It took Judge Denise Cote just 20 days to deliver a decisive verdict against Apple after its e-book price-fixing trial, but despite that verdict, Apple is conceding no ground in the states' and consumer class action case. With a damages trial still on schedule for May of 2014, the plaintiffs filed an amended complaint on October 23. And Apple this week filed its answer, in which it offered 10 initial defenses, and conceded virtually none of the findings from its June trial.

In its Amended complaint, the plaintiffs laid out a narrative that largely followed the one presented at trial in June, although with more of a focus on the consumer harm allegedly caused by the price-fixing. One three-page section in the plaintiffs' filing includes actual consumer complaints over higher prices [paragraph 146 in the Amended complaint]. Another includes a section that refers to the trial and opinion, noting that the district court had found that the conspiracy "harmed competition and consumers." A final section makes the case for a class action as the best method to resolve questions of consumer harm.

Among its defenses, Apple maintains that there was no conspiracy, and that “at all times its conduct was reasonable and that its actions were undertaken in good faith to advance legitimate business interests and had the effect of promoting, encouraging, and increasing competition.”

In its paragraph-by-paragraph response, Apple attorneys deny that Judge Cote's July 20 opinion found that "each member of the proposed class suffered injury [point 183]” and “avers that the question of whether and to what extent the findings and conclusions in that Opinion ‘conclusively establish’ any fact in this litigation is one to be addressed by the Court after full briefing and due process [point 187].”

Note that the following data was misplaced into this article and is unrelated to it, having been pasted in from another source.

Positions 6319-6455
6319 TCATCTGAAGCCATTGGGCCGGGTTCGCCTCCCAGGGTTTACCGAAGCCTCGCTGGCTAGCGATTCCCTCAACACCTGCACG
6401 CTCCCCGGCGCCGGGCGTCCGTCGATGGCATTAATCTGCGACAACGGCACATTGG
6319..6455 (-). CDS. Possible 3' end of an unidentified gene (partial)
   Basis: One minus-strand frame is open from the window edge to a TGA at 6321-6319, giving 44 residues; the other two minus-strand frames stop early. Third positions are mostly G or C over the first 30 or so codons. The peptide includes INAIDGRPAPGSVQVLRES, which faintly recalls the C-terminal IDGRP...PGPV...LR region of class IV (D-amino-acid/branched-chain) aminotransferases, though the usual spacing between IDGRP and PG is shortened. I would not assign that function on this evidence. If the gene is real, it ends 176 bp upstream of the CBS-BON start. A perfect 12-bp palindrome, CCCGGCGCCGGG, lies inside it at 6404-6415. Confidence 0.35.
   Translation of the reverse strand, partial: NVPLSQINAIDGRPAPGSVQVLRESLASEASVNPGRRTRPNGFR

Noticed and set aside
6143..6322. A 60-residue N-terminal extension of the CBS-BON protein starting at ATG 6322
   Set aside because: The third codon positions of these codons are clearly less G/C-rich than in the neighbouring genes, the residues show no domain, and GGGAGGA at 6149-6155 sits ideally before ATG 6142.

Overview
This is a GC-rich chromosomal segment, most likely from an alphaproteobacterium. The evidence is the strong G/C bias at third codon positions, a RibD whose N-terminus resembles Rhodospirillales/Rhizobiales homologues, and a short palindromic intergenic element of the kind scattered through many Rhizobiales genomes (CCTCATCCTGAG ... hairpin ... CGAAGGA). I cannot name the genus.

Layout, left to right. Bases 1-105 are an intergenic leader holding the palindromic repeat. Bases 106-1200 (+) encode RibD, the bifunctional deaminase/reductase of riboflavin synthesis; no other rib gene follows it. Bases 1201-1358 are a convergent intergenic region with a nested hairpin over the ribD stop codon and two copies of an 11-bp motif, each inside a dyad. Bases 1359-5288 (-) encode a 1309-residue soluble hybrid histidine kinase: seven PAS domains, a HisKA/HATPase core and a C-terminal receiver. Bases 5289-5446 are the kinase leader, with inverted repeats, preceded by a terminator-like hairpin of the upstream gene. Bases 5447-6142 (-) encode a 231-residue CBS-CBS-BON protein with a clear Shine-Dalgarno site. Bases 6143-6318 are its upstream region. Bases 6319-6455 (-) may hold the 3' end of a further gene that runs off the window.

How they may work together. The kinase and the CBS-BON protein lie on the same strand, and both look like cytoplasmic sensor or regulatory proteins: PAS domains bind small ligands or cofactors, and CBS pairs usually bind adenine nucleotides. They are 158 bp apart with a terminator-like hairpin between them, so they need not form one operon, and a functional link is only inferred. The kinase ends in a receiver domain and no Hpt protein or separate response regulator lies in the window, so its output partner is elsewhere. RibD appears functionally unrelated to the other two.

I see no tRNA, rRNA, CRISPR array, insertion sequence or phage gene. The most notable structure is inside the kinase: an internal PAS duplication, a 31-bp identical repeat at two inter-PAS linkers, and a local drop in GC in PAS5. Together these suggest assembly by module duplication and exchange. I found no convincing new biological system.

The defiant nature of Apple’s responses was expected, of course. The company is facing potentially hundreds of millions in money damages, as high as $924 million by Apple's own admission. But Apple’s responses to the plaintiffs' Amended Complaint (and the more than 200 points presented in the filing) demonstrate once again that, verdict or not, Apple plans to fight every inch of the way in its upcoming damages trial.

Apple has argued against class certification, positing that a broad class of e-book consumers is too broad in light of recent Supreme Court rulings. And, although Judge Cote had ordered the parties to conference in an attempt to come to a stipulation on collateral estoppel—that is, the degree to which the finding of liability in its June trial should translate into liability in the class action—it appears that issue will have to be decided by the court.

Apple has also appealed Cote’s ruling, and while the damages process remains on track for now, the court could at some point stay all proceedings pending the outcome of Apple’s appeal.